|High-resolution dimethyl sulfide and dimethylsulfoniopropionate time series profiles in decaying summer first-year sea ice at Ice Station Polarstern, western Weddell Sea, Antarctica|Tison, J.-L.; Brabant, F.; Dumont, I.; Stefels, J. (2010). High-resolution dimethyl sulfide and dimethylsulfoniopropionate time series profiles in decaying summer first-year sea ice at Ice Station Polarstern, western Weddell Sea, Antarctica. J. Geophys. Res. 115(G4): 16. hdl.handle.net/10.1029/2010JG001427
In: Journal of Geophysical Research. American Geophysical Union: Richmond. ISSN 0148-0227, more
|Authors|| || Top |
- Tison, J.-L., more
- Brabant, F., more
- Dumont, I., more
- Stefels, J.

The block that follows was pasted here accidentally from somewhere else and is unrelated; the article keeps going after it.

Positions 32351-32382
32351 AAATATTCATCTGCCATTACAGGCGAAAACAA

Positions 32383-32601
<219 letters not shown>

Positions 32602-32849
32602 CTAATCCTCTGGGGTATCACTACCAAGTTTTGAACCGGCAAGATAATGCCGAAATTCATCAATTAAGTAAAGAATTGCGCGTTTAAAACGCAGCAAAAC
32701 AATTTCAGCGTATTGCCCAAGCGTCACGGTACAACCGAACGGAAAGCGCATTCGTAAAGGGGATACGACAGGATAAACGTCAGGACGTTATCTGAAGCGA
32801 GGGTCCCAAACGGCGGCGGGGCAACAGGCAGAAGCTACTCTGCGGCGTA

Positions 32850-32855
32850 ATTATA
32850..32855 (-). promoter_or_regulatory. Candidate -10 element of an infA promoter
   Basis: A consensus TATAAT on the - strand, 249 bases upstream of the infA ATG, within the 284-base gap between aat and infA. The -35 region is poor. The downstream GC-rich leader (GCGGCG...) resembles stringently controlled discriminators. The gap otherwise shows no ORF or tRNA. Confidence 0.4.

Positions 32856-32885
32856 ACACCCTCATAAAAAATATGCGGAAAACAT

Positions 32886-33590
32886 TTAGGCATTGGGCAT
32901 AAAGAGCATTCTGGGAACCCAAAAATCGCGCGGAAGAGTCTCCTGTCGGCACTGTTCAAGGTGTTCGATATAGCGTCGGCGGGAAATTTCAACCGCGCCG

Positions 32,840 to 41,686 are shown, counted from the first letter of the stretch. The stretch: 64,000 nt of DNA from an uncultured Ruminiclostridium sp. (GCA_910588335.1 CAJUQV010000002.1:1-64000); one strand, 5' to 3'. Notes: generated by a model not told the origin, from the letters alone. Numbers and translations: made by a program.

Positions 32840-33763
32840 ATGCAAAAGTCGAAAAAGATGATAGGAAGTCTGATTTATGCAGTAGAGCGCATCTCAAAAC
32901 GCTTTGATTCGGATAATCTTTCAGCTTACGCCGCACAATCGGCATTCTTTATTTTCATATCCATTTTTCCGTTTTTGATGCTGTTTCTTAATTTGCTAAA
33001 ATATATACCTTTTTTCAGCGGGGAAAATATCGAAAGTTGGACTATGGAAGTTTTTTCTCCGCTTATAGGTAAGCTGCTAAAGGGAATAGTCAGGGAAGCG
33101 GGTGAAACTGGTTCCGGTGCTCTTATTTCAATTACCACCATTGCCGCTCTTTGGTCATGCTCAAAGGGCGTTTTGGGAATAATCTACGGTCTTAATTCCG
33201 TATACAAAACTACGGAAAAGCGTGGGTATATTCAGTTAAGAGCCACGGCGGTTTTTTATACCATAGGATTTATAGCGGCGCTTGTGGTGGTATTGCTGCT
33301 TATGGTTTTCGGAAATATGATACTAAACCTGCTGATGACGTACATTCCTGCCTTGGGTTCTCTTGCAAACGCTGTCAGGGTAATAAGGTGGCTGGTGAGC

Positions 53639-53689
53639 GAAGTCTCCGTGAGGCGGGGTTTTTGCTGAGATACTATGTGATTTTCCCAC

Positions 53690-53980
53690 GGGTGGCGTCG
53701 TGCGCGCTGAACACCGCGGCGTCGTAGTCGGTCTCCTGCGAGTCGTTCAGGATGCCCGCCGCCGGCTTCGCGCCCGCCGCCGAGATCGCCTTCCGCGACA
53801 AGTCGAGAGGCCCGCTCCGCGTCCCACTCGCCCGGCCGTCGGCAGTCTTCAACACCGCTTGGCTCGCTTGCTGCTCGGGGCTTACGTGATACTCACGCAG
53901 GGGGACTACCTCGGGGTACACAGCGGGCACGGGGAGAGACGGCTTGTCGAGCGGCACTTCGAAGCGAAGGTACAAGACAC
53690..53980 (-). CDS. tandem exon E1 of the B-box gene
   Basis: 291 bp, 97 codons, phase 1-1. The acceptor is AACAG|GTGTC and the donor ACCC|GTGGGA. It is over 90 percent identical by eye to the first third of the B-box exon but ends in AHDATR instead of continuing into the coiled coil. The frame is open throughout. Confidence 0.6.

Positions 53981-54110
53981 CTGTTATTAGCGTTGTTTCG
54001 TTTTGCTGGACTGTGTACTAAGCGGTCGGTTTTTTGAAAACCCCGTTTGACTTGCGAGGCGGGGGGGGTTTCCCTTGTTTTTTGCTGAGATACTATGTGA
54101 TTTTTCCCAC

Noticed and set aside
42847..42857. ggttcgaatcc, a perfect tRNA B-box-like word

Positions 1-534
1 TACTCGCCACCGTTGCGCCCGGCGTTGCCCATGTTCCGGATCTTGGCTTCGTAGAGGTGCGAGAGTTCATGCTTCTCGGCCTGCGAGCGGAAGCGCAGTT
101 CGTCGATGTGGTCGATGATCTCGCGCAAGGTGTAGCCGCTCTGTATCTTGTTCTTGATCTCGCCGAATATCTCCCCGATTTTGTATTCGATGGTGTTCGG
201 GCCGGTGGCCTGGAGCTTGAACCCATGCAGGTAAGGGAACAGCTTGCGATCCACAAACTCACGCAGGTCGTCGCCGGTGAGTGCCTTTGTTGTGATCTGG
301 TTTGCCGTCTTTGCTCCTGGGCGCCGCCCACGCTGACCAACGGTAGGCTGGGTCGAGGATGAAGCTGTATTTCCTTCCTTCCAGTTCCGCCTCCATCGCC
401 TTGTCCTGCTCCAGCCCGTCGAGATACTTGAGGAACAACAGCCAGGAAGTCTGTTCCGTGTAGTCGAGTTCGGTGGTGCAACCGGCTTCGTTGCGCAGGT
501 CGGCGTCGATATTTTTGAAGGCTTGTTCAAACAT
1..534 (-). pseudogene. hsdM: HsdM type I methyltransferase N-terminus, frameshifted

High-resolution profiles of ice dimethyl sulfide (DMS) and dimethylsulfoniopropionate (DMSP) concentrations were measured together with a suite of ancillary physical and biological properties during a time series of decaying summer-level first-year sea ice throughout December 2004 during the Ice Station Polarstern drift experiment (western Weddell Sea, Antarctica). Ice DMSP and DMS concentrations were always maximum at the bottom of the ice sheet (636–2627 and 292–1430 nM, respectively) where the highest chlorophyll a levels were also found (15–30 µg L-1). Throughout the observation period, the autotrophic surface community (32–205 µg C L-1) was dominated by Phaeocystis sp. while the bottom community (1622–3830 µg C L-1) mainly consisted of pennate diatoms. This illustrates that, although being known for lower DMSP-to-chlorophyll a ratios than Phaeocystis sp., diatoms dominated the overall DMSP production because of their much larger biomass. Decreasing DMSP concentrations and increasing DMS-to-DMSP ratios in the bottom layers with time suggested active DMSP-to-DMS conversion in a slowly degrading environment. Drastic temporal brine volume and brine salinity changes associated with the decaying sea ice cover are shown to directly impact (1) the migration of DMSP and DMS through the brine network, (2) the DMSP-to-DMS conversion processes within the ice interior, and (3) the physiological response of the ice algae. First-order flux estimates show that decaying summer-level first-year sea ice alone can significantly contribute to the regional sulfur budget of the Weddell Sea with an estimated average loss rate of 5.7 µmol DMS(P) m-2 d-1) toward the atmosphere and the ocean.